These handicrafts remain commercially viable after Christmas, used in events as diverse as Earth Hour and the Santacruzan.
Parols are also bestsellers for artisan Quiwa during Holy Week, when San Fernando gives tourists a lesson in extreme Catholic guilt tripping: live crucifixions. Hospitality businesses also fuel demand for lanterns all year.
The plight of Paskuhan
Though pretty much every Filipino associates San Fernando with Christmas decorations, not every yuletide venture in the city has fared so well.
Case-in-Point: Paskuhan Village, built in 1990. Envisioned as a life-size tropical Christmas park, Paskuhan hosted the Ligligan Parul for nearly a decade thereafter. The place itself was even designed to look like a parol from the air.
Nowadays the 9.3-hectare complex stands a rundown ghost of Christmas past, wanting of visitors. Monthly subsidies by the Tourism Infrastructure and Enterprise Zone Authority (TIEZA) largely sustain operations.
Marketing officer Hiyasmin Viray, who has worked in the park since opening, feels the pang of bygone time.
"I love, love the place," she says through tears. "Sometimes I feel like I'm the only one who cares."
There is hope of a revival.
Pangilinan-Gonzales reveals that local business leaders may use Paskuhan -- now also referred to as Hilaga Park -- as part of a plan that would see San Fernando host an international lantern festival during the 2015 APEC summit.
Decking the global halls with parols
It won't be the first time the Philippines parol shines on the global stage.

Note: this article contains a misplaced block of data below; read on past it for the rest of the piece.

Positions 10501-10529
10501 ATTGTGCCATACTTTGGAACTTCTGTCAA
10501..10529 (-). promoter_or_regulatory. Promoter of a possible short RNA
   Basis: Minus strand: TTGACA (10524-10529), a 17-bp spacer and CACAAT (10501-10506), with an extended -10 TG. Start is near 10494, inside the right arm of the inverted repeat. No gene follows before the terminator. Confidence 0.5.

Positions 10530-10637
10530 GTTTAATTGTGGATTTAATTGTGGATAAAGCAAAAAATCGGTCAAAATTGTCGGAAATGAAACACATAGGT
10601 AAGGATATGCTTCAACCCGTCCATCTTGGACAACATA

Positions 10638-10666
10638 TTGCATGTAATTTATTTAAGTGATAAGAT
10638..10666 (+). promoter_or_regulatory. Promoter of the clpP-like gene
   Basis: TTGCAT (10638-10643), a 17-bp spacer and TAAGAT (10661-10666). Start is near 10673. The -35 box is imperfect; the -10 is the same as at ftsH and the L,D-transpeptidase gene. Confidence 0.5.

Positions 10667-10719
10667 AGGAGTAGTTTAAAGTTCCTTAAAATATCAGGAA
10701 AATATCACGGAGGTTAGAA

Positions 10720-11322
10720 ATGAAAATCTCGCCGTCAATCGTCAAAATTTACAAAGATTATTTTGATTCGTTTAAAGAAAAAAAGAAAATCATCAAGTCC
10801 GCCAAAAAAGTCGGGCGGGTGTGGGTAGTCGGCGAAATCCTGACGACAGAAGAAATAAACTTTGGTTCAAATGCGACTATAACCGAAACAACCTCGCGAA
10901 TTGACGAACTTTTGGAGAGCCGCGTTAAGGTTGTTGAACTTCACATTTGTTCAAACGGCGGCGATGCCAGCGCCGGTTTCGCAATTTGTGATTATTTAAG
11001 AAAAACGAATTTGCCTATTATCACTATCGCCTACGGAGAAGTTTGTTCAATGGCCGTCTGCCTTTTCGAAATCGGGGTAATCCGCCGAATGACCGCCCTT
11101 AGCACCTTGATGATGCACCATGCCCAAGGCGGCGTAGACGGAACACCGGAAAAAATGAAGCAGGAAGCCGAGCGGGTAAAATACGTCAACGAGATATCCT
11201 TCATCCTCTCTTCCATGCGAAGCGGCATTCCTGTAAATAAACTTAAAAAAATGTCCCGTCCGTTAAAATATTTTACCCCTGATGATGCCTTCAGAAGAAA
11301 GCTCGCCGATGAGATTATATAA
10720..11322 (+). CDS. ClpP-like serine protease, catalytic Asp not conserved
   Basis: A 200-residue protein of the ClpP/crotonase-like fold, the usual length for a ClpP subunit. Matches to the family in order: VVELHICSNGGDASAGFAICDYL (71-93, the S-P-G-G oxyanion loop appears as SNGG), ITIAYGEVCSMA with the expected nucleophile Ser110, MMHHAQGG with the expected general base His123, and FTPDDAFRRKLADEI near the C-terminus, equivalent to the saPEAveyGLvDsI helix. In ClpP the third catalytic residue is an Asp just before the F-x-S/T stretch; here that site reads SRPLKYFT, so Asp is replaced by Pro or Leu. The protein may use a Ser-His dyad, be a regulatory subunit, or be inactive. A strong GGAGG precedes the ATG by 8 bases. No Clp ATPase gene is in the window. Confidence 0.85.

In 1993, an island-shaped float featuring a 10-foot parol by master artisan Quiwa won the Hollywood Christmas Parade.
A year before, at the World Expo in Spain, the Philippines vaunted four giant parols, pleasing crowds that included former Philippine president Corazon Aquino.
"She told me: 'If I didn't come to Spain, I would never have seen the lavish parols of Pampanga,'" says Quiwa.
Parul sampernandus have decked the Philippines' embassies and consulates in, among others, Canada, China, Malaysia, Poland, Russia, Thailand and the United States.
They've also bedizened such Austrian landmarks as the Rathausplatz and Ethnology Museum in Vienna as well as the Stadtturm in Innsbruck.
The beacons have also twinkled at the Lord Mayor's House in Dublin and the Good Shepherd Cathedral in Singapore.
For Filipinos at home, the parol's electromagnetic message of triumph over adversity sparkles brightest. In 1995, Typhoon Sybil (Mameng) brought mudslides from Mount Pinatubo down on San Fernando.
Nevertheless, the Ligligan Parul pushed on that year.
Star crossed by typhoons and volcanoes, Filipinos know where to look for a scintilla of hope when the stars go out.